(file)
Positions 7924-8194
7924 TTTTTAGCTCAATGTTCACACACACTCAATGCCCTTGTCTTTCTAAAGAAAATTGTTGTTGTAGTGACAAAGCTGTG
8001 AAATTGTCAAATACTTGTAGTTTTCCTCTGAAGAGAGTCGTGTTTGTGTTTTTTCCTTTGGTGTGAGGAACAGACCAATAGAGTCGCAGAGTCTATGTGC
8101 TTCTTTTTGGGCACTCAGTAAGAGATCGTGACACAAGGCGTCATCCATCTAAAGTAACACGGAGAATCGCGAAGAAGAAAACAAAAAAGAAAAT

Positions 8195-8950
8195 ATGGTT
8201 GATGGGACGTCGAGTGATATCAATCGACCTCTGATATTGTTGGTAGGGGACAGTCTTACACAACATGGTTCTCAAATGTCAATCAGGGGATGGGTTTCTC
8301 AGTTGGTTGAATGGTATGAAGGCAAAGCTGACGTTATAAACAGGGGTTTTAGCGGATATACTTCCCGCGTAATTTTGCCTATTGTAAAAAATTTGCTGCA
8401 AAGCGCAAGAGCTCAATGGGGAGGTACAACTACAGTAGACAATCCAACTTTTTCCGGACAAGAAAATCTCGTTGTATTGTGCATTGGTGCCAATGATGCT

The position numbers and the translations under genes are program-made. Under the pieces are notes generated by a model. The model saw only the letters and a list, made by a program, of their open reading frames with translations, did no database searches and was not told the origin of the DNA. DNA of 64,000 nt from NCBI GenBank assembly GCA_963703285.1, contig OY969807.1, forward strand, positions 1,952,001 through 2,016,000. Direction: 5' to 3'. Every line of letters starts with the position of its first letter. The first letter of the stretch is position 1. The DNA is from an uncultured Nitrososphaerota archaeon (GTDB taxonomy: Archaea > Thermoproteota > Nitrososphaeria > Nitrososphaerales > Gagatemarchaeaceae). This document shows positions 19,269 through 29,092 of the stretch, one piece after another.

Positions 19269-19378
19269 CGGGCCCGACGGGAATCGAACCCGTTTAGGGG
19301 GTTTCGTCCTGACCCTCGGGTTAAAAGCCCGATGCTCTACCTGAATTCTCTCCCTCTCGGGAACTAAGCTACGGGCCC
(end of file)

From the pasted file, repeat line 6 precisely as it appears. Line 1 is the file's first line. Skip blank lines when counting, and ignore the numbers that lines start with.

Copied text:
8195 ATGGTT